In 2013, he published an article called "The A-Team Killings" in Rolling Stone, which investigated allegations against a U.S. Army Special Forces unit in Wardak Province, Afghanistan, received the 2013 George Polk Award for magazine reporting, and the 2014 Medill Medal for Courage in Journalism.[18] His 2014 article "Whoever Saves a Life" in Matter about first responders in Syria won him a slew of awards, including the Livingston Award and the Overseas Press Club.[19]



  • "Adam's Fall". The Coast. 31 January 2008. Retrieved 12 December 2021.
  • "Unembedded in Afghanistan". The Coast. 1 October 2009. Retrieved 12 December 2021.
  • "The Master of Spin Boldak". Harper's Magazine. December 2009. Retrieved 12 December 2021.
  • "Last Stand in Kandahar". The Walrus. 12 December 2010. Retrieved 12 December 2021.
  • "How Long Can the U.S. Ignore Systemic Torture in Afghanistan?". The Atlantic. 12 October 2011. Retrieved 12 December 2021.
  • "Our Man in Kandahar". The Atlantic. November 2011. Retrieved 12 December 2021.
  • "The A-Team Killings". Rolling Stone. 6 November 2013. Retrieved 12 December 2021.
  • "Whoever Saves a Life". Matter. Medium. 14 September 2014. Retrieved 12 December 2021.
  • "Inside the Fall of Kabul". The New York Times Magazine. 10 December 2021. Retrieved 12 December 2021.


  • The Naked Don't Fear the Water: An Underground Journey with Afghan Refugees. Harper. 2022. ISBN 978-0063058583.


  1. ^ "Matthieu Aikins: Eric & Wendy Schmidt Fellow, 2017 & SNHU Fellow, 2018". New America. Retrieved 12 December 2021.
  2. ^ a b "CFR Welcomes Visiting Fellows". Council on Foreign Relations. 30 September 2019. Retrieved 12 December 2021.
  3. ^ "About". Matthieu Aikins. Retrieved 12 December 2021.
  4. ^ "The 2022 Pulitzer Prize Winner in International Reporting". 2022 Pulitzer Prizes. Pulitzer Prizes. 9 May 2022. Retrieved 2 June 2022.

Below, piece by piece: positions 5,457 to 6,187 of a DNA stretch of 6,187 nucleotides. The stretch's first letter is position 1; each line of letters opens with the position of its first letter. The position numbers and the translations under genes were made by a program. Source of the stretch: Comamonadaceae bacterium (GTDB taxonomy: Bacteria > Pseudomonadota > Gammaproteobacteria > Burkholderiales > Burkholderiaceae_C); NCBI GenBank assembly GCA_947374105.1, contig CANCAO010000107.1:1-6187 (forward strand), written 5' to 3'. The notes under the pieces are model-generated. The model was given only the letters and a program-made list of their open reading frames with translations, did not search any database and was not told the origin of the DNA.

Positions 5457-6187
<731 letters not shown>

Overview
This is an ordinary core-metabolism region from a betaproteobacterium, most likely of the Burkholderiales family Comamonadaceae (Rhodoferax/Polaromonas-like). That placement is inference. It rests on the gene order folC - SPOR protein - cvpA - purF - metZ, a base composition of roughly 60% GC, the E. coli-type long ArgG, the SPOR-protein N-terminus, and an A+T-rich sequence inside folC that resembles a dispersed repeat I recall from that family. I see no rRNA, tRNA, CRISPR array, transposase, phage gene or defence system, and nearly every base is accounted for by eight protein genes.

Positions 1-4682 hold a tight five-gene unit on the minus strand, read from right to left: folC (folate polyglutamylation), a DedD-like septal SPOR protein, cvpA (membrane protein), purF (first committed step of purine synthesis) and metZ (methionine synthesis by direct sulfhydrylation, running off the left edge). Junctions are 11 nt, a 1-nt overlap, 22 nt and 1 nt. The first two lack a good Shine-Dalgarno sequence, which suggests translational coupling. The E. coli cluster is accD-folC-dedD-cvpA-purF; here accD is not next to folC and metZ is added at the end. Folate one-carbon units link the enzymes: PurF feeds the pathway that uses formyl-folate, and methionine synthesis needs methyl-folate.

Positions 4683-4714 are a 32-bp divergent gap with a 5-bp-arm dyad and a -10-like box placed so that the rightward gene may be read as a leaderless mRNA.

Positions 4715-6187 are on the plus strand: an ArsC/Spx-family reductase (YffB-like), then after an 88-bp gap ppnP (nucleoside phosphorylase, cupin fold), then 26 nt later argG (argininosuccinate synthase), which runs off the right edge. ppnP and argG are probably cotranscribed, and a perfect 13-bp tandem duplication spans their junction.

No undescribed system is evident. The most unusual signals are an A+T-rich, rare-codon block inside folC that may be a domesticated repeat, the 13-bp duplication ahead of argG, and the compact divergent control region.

5. ^ Leopold, Wendy (5 June 2014). "Matthieu Aikins is 2014 Medill Medal for Courage in Journalism Winner". Northwestern Now. Northwestern University. Retrieved 12 December 2021.
  6. ^ "National Magazine Award Reporting 2022". National Magazine Awards 2022. 5 April 2022. Retrieved 2 June 2022.
  7. ^ Martin, Adam (3 April 2012). "National Magazine Award Nominees Include 'New York,' 'The New Yorker,' 'Vice'". The Atlantic. Retrieved 12 December 2021.
  8. ^ a b c "Longform Podcast #1: Matthieu Aikins". Longform. 8 August 2012. Retrieved 12 December 2021.
  9. ^ a b c "On Becoming Harper's Man in Afghanistan, Matthieu Aikins: 'I was just living the lifestyle of a vagabond'". LongForum. Archived from the original on 2013-10-21. Retrieved 2013-07-18.
  10. ^ a b Shaw, Kyle (2 June 2019). "Matthieu Aikins wins Canadian Association of Journalists prize". The Coast. Retrieved 12 December 2021.
  11. ^ "Winners, 2008 Atlantic Journalism Awards", Newswire. May 2, 2009.
  12. ^ Bousquet, Tim (13 May 2009). "Macdonald Bridge to get suicide barriers". The Coast. Retrieved 12 December 2021.
  13. ^ "2022 Pulitzer Prize Introductory Remarks". 2022 Pulitzer Prizes. NYTCO. 10 May 2022. Retrieved 2 June 2022.
  14. ^ "Matthieu Aikins and Jim Huylebroek Win Osborn Elliott Prize for Excellence in Journalism on Asia". 2022 Pulitzer Prizes. Asia Society. 10 May 2022. Retrieved 2 June 2022.
  15. ^ "The Naked Don't Fear the Water: An Underground Journey with Afghan Refugees". Publishers Weekly. Retrieved 12 December 2021.
  16. ^ Partlow, Joshua (20 February 2010). "Military launches Afghanistan intelligence-gathering mission". Washington Post. Retrieved 12 December 2021.
  17. ^ "News, Awards, Honors, Internships, and Jobs". NYU Journalism. New York University. Retrieved 12 December 2021.
  18. ^ Goodman, Amy (14 April 2014). "Polk Winner on Afghanistan: Slain Journalists, Ghost Polls & Unresolved U.S. Ties to Deaths, Torture". Democracy Now!. Retrieved 12 December 2021.
  19. ^ "The Ed Cunningham Award 2014". Overseas Press Club of America. 29 April 2015. Retrieved 12 December 2021.